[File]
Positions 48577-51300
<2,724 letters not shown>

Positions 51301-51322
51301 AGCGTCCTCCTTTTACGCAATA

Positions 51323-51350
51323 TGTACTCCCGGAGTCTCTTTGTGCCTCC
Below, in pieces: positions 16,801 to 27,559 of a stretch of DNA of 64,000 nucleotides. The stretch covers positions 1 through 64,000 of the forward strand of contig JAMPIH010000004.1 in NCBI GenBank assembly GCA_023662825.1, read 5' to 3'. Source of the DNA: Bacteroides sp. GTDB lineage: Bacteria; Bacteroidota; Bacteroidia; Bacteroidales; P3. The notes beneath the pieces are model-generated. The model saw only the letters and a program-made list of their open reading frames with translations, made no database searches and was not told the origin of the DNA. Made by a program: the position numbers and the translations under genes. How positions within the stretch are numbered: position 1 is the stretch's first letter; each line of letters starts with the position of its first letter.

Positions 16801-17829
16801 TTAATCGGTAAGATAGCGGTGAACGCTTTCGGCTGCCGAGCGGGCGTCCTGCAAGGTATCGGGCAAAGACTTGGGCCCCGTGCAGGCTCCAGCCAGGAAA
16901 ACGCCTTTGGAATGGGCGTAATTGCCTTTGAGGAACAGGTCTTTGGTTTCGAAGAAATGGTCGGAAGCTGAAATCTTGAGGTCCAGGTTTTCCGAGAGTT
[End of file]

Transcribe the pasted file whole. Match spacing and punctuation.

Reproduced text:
Positions 48577-51300
<2,724 letters not shown>

Positions 51301-51322
51301 AGCGTCCTCCTTTTACGCAATA

Positions 51323-51350
51323 TGTACTCCCGGAGTCTCTTTGTGCCTCC
Below, in pieces: positions 16,801 to 27,559 of a stretch of DNA of 64,000 nucleotides. The stretch covers positions 1 through 64,000 of the forward strand of contig JAMPIH010000004.1 in NCBI GenBank assembly GCA_023662825.1, read 5' to 3'. Source of the DNA: Bacteroides sp. GTDB lineage: Bacteria; Bacteroidota; Bacteroidia; Bacteroidales; P3. The notes beneath the pieces are model-generated. The model saw only the letters and a program-made list of their open reading frames with translations, made no database searches and was not told the origin of the DNA. Made by a program: the position numbers and the translations under genes. How positions within the stretch are numbered: position 1 is the stretch's first letter; each line of letters starts with the position of its first letter.

Positions 16801-17829
16801 TTAATCGGTAAGATAGCGGTGAACGCTTTCGGCTGCCGAGCGGGCGTCCTGCAAGGTATCGGGCAAAGACTTGGGCCCCGTGCAGGCTCCAGCCAGGAAA
16901 ACGCCTTTGGAATGGGCGTAATTGCCTTTGAGGAACAGGTCTTTGGTTTCGAAGAAATGGTCGGAAGCTGAAATCTTGAGGTCCAGGTTTTCCGAGAGTT